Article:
Thursday, July 14, 2005

Chestnut


In late 2000, when I was recovering from a heart attack, Marie and I began to discuss the merits of dog ownership. Mostly, we just felt like we wanted a dog. We also spoke of the value of having a dog for our son Blaine, who, at the time, was home almost exclusively, given his disabilities and the fact that he loves it at home too. I mean, with DSL, and oodles of cable channels, (and a step-dad to razz constantly), what more could a guy want? Besides a dog, I mean.

I once owned an Australian Terrier, who I named Toffa, after a childhood friend of one of my daughters. I love Terriers, but we thought we might go for a more calm, big lug of a dog, like a Lab. We dug out the dog book to do our research, to find a dog that would fit into our world, and yep, we decided a Lab would be the way to go.

We found a Lab breeder, and went out to visit her kennel, where she had a new litter of Chocolate Lab puppies. Talk about cute! The puppies weren’t quite old enough to leave their Mom yet, so we made a plan to come back later in the month. We put a sold sign on a little male. We kept quiet at home, intending to surprise Blaine.

On the appointed day, we loaded Blaine up in the van with the promise of a drive in the country to be followed by lunch. But oops, we detoured to the kennel, and before long, there Blaine was, sitting in the rear of the van, one smiley twenty-something, with a Chocolate Lab puppy in his lap, and me, the guy who cries at commercials, with tears in my eyes.

We all three contributed then, as the days went by, to the “name the dog” conversation, but I think it was Marie who ultimately came up with the winner, which I thought was a great choice, “Chestnut”. We went forward then, buying every dog toy known to man, a bed, a kennel, on and on. Don’t let anyone tell you it isn’t spendy to have a dog. And then we fell in love with him.

Chestnut was a great puppy, totally cute, rambunctious, hungry, all things Lab. A typical Lab tennis ball chaser, a dog who loved his walks, and a dog who could waste your shoes with the best of ‘em. As the house husband with a heart to heal, I was appointed chief dog walker. Chessy and I left the house several times a day. As he grew, our walks became longer, and by the time he was 6 months old, he was dragging me, as my heart got stronger, to the dog park about a mile away, twice a day. That’s 4 miles, every day. I am sure it was one of the things that contributed to my improving health. One might say, in fact, that my relationship with Chessy was a major factor in my recovery. I remember thinking, as he pulled me along 24th, past Lincoln and over to the park, how lucky I was to have my dog.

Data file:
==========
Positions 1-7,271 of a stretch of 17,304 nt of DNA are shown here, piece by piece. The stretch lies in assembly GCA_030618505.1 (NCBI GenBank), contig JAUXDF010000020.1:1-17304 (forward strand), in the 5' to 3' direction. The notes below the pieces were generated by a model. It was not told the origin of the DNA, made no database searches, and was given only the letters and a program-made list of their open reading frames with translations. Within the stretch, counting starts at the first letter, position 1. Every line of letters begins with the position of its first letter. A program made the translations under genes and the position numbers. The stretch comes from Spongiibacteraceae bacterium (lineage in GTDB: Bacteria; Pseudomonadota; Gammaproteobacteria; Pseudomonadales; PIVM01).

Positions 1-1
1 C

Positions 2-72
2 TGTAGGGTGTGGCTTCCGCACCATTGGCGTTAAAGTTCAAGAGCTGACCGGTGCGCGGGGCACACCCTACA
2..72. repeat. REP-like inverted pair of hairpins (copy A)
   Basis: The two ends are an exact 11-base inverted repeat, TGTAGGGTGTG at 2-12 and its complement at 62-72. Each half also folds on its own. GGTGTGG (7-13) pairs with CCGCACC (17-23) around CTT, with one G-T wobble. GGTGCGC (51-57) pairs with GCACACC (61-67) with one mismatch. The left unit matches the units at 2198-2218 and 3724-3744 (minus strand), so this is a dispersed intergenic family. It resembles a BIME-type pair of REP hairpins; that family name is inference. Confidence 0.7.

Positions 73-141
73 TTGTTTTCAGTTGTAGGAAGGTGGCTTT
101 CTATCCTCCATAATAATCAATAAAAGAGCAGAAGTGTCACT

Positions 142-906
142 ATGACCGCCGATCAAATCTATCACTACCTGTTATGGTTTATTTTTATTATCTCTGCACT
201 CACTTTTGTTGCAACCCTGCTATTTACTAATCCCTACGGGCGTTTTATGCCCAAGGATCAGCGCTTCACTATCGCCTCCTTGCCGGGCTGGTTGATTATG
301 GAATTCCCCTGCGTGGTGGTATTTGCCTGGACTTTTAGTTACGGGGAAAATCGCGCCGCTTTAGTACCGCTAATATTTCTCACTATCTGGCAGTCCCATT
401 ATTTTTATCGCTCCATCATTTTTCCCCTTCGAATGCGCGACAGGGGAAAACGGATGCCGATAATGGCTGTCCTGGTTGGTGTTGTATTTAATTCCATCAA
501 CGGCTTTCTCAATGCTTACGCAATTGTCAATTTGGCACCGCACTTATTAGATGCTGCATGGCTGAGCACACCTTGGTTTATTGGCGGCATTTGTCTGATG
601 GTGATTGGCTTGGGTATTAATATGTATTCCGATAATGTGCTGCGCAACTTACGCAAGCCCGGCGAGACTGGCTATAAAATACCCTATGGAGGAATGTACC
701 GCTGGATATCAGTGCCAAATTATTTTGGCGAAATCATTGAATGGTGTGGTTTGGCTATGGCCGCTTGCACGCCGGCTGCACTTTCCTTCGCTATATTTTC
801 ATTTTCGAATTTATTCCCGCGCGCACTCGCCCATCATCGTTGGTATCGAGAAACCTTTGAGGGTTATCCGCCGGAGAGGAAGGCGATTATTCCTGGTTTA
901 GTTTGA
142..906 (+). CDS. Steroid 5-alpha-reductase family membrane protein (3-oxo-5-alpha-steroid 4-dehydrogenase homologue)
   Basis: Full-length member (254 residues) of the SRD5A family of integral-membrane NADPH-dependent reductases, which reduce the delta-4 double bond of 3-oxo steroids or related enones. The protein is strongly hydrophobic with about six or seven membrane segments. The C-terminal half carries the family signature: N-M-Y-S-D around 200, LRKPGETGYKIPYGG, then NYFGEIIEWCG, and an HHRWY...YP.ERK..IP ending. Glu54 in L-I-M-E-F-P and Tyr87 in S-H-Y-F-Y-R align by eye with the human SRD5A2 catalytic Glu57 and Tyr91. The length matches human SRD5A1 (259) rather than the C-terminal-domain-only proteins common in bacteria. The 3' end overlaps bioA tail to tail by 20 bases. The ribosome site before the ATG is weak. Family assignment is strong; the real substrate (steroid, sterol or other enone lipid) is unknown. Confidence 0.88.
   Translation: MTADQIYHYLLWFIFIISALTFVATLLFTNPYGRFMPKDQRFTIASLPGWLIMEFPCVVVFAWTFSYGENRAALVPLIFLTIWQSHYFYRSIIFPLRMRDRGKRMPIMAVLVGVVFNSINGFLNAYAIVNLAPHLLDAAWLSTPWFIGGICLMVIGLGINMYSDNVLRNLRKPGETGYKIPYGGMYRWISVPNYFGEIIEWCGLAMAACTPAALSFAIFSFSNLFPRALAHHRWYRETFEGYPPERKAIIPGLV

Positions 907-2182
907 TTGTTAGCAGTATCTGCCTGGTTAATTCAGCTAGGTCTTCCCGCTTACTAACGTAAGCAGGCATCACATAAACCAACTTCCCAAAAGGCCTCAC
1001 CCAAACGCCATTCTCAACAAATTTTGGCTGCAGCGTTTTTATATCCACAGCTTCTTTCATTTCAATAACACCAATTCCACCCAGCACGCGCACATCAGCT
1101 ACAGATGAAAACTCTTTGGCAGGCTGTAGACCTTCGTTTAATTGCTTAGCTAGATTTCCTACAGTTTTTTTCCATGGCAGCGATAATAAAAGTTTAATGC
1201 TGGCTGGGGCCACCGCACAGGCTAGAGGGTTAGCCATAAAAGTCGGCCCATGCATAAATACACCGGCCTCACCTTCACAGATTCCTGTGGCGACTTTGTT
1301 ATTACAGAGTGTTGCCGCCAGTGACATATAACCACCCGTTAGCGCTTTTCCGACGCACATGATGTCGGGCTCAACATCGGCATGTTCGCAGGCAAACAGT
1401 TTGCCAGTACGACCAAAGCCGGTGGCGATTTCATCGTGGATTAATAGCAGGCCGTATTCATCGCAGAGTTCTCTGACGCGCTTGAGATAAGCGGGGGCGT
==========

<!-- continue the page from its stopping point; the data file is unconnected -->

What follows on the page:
At 14 months old, however, Chessy got sick. He had just completed obedience training, and he had done well. But he was exibiting several different nasty symptoms of illness, and our worst fears were confirmed. Chessy, at such a young age, was going to die, from cancer.

At first, when you find out that your dog is going to die, you can’t believe it. So on the day that we were advised of Chestnut’s fate, we took him home. We made an appointment with a specialist, and I took Chessy for a walk to the park. He was still able to walk all the way, and he even pulled a bit. I knelt to praise him a bunch, as he basked in my approval. At the park, I tossed the tennis ball as usual, and he would run for it. But when he got there, about 30 yards away, he just stood there, and then turned back to look at me, long faced, energyless. It broke my heart.

Several days later, at the specialist’s office, we put Chestnut to sleep. For those of you who have never put a dog you love to sleep before, it sucks. For those of you who have, I offer my sympathy. We drove home silently, Marie, Blaine and I. These days, we speak lovingly of Chestnut often. I know that Marie and Blaine had a special bond with Chestnut, and that it was ever so difficult to see him go. But for me, it almost feels like he came into my life to help me recover from the heart attack, and then move on. We loved him so much, and he is deeply missed.

When he was a puppy, I wrote a song titled “We Got A Lab” which appears on my 2002 CD, “Useful Information”. Blaine “calls the dog” during the solo of the song. Click here to listen.

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